Well, mamy things are wrong about social media, too many to name them all here, but that’s not the purpose of this article. I only know my experience, of course. For a long time I had a feeling, something like a deep voice inside of me which was telling me that it’s a waste of my time, that social media is not the place to dedicate my energy to. For this reason, I’ve had previous periods of digital detox that would really satisfy that inner voice.
Another reason that fed that voice was all the knowledge I have regarding digital marketing and branding. I’m teaching Marketing at university level so I know how it works; I constantly read scientific articles on these topics, and for many years already, I’ve been reading tones of books in the field of psychology. This last field is so relevant for marketing activities!! A lot of marketing, if not all, is just psychological theories put into practice for the financial success of companies. Therefore, I was aware and couldn’t close my eyes to the fact that social media platforms are now the main paths for companies to sell us things, people and ideas. And even though I am aware of it, I’m human, and I do fall in those traps of persuasion once in a while.
You can read here some tips on teaching Marketing online.
Another important trigger for me (and my husband) to quit social media was a mix of publications of our friends and people we used to know. My husband was checking Facebook twice a year and in this fall, mostly by mistake (or not, because Facebook knew that story was impressive), he saw some publications about a tragedic life event of a person he used to know. He was deeply touched by the sad story. We were both so sad for days! And talking about it, we realised that we don’t need to know everything that’s happening, good or bad, with so many people in our social media networks. It’s just too much information and we were not made to digest it! People that we’ve seen 2-3 times in our lifetimes and now we know so many private details about them… what’s the purpose in all of this?
In the same time, I experienced myself with many Instagram posts from older friends, and people that I don’t want to keep in my life due to different reasons (having different values or just incompatibility). It made me reflect upon these thoughts:
- Do I need to know what’s happening with a person that I decided I no longer value in my life?
- Why should I still “be connected” (via IG) with persons that I’m not interested in?
- Or what about the persons that I met once at a conference and never saw them again?
- Or persons with whom I never contact directly, but we just exist for each other as ghost friends on Instagram?
- By the way, we can only maintain 150 relationships. Read here more about the Dunbar’s number
I guess these lines sound harsh, and I am sure some “enlightened persons” or “very good persons” could criticise me for not accepting everybody in my life … but for me, all these questions made me reflect on my time and with what and whom I spend my energy and my life with. Again, call me arrogant for thinking that, but I don’t need to follow or to know everything about everybody! And, I’ve already seen so many positive benefits of this decision.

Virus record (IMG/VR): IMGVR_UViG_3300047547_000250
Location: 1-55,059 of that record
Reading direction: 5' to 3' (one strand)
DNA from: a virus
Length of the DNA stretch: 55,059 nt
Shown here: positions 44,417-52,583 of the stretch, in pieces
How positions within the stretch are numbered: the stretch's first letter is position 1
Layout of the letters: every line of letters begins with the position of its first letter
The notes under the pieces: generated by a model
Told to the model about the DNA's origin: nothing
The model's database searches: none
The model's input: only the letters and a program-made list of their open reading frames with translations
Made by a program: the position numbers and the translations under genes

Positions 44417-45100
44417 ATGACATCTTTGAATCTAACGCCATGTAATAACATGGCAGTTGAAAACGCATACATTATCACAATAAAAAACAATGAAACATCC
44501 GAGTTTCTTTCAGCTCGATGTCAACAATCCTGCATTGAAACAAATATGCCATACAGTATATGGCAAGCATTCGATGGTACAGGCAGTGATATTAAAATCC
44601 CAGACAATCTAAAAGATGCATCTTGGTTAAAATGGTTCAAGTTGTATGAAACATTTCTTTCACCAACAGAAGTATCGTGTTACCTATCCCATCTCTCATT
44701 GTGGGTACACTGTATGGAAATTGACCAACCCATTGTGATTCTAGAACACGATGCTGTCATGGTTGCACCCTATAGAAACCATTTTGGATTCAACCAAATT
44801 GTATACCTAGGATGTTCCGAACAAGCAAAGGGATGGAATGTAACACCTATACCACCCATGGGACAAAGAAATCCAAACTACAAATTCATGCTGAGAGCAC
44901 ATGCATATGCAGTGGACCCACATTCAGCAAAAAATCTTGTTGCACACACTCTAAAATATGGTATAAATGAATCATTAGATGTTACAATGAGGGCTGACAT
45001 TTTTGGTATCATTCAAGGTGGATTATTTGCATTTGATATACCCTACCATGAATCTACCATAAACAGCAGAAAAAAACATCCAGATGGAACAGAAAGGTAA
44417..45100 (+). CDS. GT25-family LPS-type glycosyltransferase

Already very positive impact on my relationships
The first and the most important consequence of me stopping watching everybody’s posts, is that I went back to deepen my relationships that I really want to have in my life. So, not seeing the social media posts of my friends made me really curious and sincerely eager to meet my friends again in person (because you know, Covid), or even to connect more on Whatsapp. Just because I was seeing on social media once in a while something from a friend, it was giving me the false impression that I knew what s/he was doing with life. Come on, that’s so superficial! But this is how social media sold itself to us as “connecting people” (Right!!!)
Take for example a friend that posts only about when he is going out for drinks, meals or travelling. Only when I met him for lunch, I got to know that he was actually hating the current job, looking for another one, that he was super in love and very happy in the relationship and many many other details. Details that they were never on Instagram, and never will be! We shared details about our authentic lives that deepen our friendship, and our real connection.
The final moment
And the ultimate moment that made me take the decision to stop using Instagram was a conversation with a student. She said she couldn’t give up on Instagram even if she would like to do that. I asked her why. Her answer was FOMO, fear of missing out. She explained what FOMO was for her: feeling that she won’t belong anymore to that group (of friends or whatever), feeling that she won’t know what’s happening in the world (of that group). And so on… after she stopped, I realised that I was not feeling FOMO in the scenario of quitting social media. And then, again I heard that inner voice loud and clear, reaching my rational level: “Andreea, you are addicted and too weak to recognize it”.
That thought made me shiver and I couldn’t stop thinking about my body’s reaction to it. Putting all these pieces together: my knowledge on digital marketing, the non-interesting content from some acquaintances, my time spent with no purpose on IG, not wanting to feel connected with people that I didn’t want to have in my life …. I made the decision.
And what about the future?
I can’t say I will never use Instagram or Facebook again. I like social media platforms, and I think they are amazing tools for businesses, or sharing beautiful ideas and values too. There is no doubt that I miss it once in a while. And I know that at some point, I will go back to check my IG account. Maybe I will even publish something about this article 🙂 But I will definitely:
- 1) put an alarm for a few minutes;
- 2) prepare in advance the post so I stay around as little time as possible;
- 3) in time, I will create some kind of list of accounts that I would like to keep up with and check them every two weeks or monthly.
I admit there are people and brands that share almost everything on Instagram and they don’t have blogs or websites. Luckily, Brené Brown and Esther Perel do have. But few others don’t…
Therefore, this conversation is to be continued …
What about you? What’s your relationship with social media? Love and hating, as in my case?